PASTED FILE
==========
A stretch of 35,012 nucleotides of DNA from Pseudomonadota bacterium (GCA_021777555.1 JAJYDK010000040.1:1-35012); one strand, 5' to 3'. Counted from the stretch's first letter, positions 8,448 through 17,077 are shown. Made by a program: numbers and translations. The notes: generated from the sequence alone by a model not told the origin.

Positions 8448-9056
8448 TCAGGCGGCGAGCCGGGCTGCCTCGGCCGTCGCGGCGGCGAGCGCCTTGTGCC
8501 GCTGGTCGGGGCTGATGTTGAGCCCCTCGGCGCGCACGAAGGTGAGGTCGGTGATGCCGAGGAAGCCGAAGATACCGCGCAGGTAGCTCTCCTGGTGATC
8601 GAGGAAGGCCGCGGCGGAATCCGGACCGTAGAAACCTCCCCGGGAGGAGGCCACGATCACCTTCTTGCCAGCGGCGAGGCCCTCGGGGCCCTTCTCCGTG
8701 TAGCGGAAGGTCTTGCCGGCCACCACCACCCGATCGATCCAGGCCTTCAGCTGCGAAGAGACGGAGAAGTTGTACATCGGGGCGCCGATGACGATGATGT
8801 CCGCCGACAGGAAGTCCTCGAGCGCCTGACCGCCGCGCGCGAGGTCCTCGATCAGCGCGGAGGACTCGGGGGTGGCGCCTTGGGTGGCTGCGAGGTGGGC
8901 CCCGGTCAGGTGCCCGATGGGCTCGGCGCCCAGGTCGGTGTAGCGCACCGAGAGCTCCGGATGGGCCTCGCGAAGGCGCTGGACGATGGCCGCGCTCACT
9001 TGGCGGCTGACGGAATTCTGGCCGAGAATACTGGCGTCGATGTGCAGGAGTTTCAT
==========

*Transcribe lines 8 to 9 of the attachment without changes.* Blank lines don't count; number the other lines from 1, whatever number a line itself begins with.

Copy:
8901 CCCGGTCAGGTGCCCGATGGGCTCGGCGCCCAGGTCGGTGTAGCGCACCGAGAGCTCCGGATGGGCCTCGCGAAGGCGCTGGACGATGGCCGCGCTCACT
9001 TGGCGGCTGACGGAATTCTGGCCGAGAATACTGGCGTCGATGTGCAGGAGTTTCAT